Creating a windowsill salad and herb garden

Creating a windowsill salad and herb garden

Enjoy fresh herbs and salad year-round with this simple project

A misconception I often hear from my friends who want to get into growing veg is that they ‘don’t have enough space’. The good news is, you don’t need loads of space to grow your own fresh salad and herbs. An indoor windowsill herb garden is a great way to utilise often wasted space, bring some much-needed green to the winter kitchen and bring some fresh crispness to your meals.

Don’t get me wrong, you likely won’t achieve a bumper crop – but I love the feeling of satisfaction when I’m able to reach for a snip of fresh basil for my pasta, or a sprinkle of fresh parsley for the finishing touch to any meal. Herbs can be picked up so cheaply from your local supermarket, and with a bit of savvy care they’ll last you all the way through winter. Most leaves will do well on a bright windowsill even if there’s not actually that much direct sunlight – just keep them watered and use regularly with a light trim.

Kale and radicchio seedlings growing

Image from Flickr

I love to grow a selection of salad leaves and herbs in a long, narrow planter. Check out your local garden centre for the perfect size – windowsill-ready planters are fairly popular. Make sure your chosen container is between 15 and 20 centimetres deep so there’s plenty of space for good, strong root to develop, and make sure there are drainage holes in the bottom of the container and a drip tray underneath. This will prevent your plants from getting waterlogged. Fill the planter with good quality potting compost.

Herbs for your windowsill

  • Chives and mint can be dug up by the roots from the garden, and rooted out in your windowsill planter. The warmth fools them into growing again!
  • From seed, herbs like marjoram, chervil, dill and coriander all grow well. Just scatter the seeds across the surface of the compost, water regularly and thin out the seedlings as they start to grow if needed. Keep them trimmed and they’ll keep on growing back, and don’t let them produce flowers as leaf production will grind to a halt.
  • Fresh herbs can be bought from your local supermarket all year round, and these can be planted out in the compost and given plenty of water.
  • If you don’t have space for a planter, nurture the individual plants on your windowsill. Place the plastic pot provided on a saucer so it can drain properly, and make sure you’re cutting little and often to get the most life out of it. Basil, coriander, parsley and mint are all good choices. This is a great method as you can just replace once they wear out!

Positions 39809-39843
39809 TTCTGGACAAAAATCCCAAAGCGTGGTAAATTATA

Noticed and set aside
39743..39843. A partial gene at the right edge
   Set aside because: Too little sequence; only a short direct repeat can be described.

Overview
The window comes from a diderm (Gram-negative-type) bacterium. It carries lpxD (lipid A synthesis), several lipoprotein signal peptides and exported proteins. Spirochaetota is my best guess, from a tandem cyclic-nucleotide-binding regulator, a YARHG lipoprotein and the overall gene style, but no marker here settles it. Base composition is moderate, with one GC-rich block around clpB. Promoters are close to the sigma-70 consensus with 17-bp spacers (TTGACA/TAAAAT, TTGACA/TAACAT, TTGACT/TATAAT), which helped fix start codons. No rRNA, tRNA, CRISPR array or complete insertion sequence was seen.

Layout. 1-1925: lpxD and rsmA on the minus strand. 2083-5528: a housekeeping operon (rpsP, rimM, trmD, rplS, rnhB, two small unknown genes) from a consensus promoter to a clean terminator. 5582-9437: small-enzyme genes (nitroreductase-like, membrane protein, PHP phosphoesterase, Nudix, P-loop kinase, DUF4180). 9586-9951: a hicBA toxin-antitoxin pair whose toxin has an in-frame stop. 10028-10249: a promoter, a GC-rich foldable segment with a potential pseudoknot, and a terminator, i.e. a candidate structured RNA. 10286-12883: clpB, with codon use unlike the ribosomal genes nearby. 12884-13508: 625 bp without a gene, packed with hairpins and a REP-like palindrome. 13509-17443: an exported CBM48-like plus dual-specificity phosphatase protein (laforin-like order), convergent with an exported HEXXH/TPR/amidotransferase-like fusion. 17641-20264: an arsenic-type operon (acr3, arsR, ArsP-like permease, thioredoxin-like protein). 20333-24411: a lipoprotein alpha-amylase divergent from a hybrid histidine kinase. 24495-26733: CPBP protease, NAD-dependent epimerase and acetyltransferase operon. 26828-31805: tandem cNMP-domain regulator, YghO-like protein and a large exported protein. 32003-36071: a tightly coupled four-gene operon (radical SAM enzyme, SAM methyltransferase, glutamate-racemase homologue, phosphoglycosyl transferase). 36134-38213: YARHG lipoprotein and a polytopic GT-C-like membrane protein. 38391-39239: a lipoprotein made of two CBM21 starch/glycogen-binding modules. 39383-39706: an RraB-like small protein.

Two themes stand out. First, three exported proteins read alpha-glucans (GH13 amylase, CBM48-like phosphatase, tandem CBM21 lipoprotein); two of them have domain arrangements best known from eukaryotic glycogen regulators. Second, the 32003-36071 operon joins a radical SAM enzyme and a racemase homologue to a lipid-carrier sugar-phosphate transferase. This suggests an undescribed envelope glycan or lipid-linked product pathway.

Herb garden on the windowsill

    Image from Flickr

  • If you find you’re not using up the herbs as quickly as you’d have thought, don’t let them die off – cut them back and preserve them by drying, freezing or making them into a sauce like pesto. Read my article on preserving fresh herbs at home here.

Salad leaves for your windowsill

  • Winter salad seed mixtures are available at garden centres and online – saladini, misticanza and Oriental saladini are good mixtures of tasty, productive plants. Sow your seed in the planter and water sparingly, starting to snip them back when the seedlings are about 2.5cm high. Thin them out if they become too overcrowded.
  • Rocket, pea shoots and land cress are tasty, fiery leaves that can be grown from seed. Start to cut off what you want as the plants look big enough, and re-sow with extra seeds if it starts to look thinned out. Children often love this bit – it’s really rewarding to see the plants grow before we enjoy them.

    Basil growing in the sunlight

    Image from Flickr

Sprouting seeds is another great way to enjoy fresh, healthy produce year-round. Sprouts are packed with nutrients and this can be done with hardly any space, no soil – it barely even needs any light! You can often find seeds for sprouting in gardening catalogues and at the garden centre – just make sure you do get a specific sprouting mix as these won’t have been treated with fungicide. Mung beans (recognisable as Chinese bean sprouts) are popular and easy – just soak a handful of mung bean seeds overnight, then rinse them and place them in a big glass jar. Use a rubber band to fix a circle of breathable, clean white fabric over the top. Stand them in a warm, dark place (an airing cupboard is perfect), taking them out to rinse in water twice a day. After about four days they should be sprouted and ready to eat – excellent in stir fries and salads.

Happy planting! Katie x